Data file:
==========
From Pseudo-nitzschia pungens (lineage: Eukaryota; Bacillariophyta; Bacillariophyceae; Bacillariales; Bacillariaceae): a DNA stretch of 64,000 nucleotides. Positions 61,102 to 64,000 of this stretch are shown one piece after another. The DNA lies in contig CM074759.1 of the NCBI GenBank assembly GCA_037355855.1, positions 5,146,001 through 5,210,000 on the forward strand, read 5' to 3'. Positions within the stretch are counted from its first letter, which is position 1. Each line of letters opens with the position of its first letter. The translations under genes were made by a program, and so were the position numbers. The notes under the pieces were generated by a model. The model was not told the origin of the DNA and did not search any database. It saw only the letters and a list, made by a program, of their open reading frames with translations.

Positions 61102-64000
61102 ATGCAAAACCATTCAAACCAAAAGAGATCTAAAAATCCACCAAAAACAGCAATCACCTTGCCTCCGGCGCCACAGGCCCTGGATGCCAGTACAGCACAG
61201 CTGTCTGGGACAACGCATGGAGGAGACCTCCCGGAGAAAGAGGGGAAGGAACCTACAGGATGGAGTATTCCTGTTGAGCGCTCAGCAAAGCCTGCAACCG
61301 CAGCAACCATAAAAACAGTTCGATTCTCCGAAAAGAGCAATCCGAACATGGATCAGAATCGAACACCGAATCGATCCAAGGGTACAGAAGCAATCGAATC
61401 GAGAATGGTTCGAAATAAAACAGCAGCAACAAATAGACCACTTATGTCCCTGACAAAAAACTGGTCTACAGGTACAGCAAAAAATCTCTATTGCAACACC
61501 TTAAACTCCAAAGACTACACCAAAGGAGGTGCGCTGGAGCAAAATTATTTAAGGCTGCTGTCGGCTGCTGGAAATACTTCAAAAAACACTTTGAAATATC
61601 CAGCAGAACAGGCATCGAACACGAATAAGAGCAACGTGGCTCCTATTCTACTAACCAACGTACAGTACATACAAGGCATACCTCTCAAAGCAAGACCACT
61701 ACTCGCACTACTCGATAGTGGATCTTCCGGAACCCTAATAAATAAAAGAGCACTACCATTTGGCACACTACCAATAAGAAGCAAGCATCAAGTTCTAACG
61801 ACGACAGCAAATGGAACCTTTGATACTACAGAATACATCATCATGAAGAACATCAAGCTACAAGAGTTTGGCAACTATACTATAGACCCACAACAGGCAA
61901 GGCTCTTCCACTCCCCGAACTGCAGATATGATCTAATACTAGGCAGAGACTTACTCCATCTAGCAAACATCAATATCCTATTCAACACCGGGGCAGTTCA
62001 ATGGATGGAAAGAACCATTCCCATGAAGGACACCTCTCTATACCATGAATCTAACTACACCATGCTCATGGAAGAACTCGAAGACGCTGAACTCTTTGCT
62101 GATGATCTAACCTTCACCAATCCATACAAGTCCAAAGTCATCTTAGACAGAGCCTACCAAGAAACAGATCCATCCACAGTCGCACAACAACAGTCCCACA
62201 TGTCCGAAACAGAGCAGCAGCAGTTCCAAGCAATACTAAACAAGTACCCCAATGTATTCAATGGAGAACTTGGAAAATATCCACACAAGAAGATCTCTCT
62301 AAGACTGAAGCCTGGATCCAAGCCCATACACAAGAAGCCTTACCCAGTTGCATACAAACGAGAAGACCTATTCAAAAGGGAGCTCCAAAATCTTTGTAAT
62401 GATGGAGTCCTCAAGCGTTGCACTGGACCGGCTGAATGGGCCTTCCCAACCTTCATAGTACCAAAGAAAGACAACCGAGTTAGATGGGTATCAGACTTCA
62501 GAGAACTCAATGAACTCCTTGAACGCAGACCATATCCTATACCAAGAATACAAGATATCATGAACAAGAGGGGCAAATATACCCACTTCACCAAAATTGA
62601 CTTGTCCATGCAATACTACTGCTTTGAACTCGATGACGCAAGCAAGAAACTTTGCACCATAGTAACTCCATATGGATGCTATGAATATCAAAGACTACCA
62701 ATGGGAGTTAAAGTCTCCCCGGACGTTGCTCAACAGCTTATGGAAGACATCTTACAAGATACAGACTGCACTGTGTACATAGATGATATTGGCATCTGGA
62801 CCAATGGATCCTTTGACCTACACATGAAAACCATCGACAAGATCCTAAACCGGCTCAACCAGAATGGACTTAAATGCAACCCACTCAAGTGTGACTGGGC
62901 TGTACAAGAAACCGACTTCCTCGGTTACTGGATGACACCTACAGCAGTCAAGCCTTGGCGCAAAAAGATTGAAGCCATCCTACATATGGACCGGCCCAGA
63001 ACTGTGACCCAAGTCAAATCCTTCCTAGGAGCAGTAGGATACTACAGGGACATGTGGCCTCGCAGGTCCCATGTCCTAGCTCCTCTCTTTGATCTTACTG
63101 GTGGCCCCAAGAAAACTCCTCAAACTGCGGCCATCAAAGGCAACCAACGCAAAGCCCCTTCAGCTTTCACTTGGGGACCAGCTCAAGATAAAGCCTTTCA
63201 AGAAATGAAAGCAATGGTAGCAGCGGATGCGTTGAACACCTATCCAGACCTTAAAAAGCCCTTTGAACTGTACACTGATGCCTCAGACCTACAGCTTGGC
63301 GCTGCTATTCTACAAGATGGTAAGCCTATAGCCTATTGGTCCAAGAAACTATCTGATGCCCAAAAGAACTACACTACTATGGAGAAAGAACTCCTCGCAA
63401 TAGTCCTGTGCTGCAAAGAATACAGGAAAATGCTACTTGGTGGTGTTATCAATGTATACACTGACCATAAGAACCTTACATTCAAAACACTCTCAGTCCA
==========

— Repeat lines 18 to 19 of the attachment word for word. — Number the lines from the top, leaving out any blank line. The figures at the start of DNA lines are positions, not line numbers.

62601 CTTGTCCATGCAATACTACTGCTTTGAACTCGATGACGCAAGCAAGAAACTTTGCACCATAGTAACTCCATATGGATGCTATGAATATCAAAGACTACCA
62701 ATGGGAGTTAAAGTCTCCCCGGACGTTGCTCAACAGCTTATGGAAGACATCTTACAAGATACAGACTGCACTGTGTACATAGATGATATTGGCATCTGGA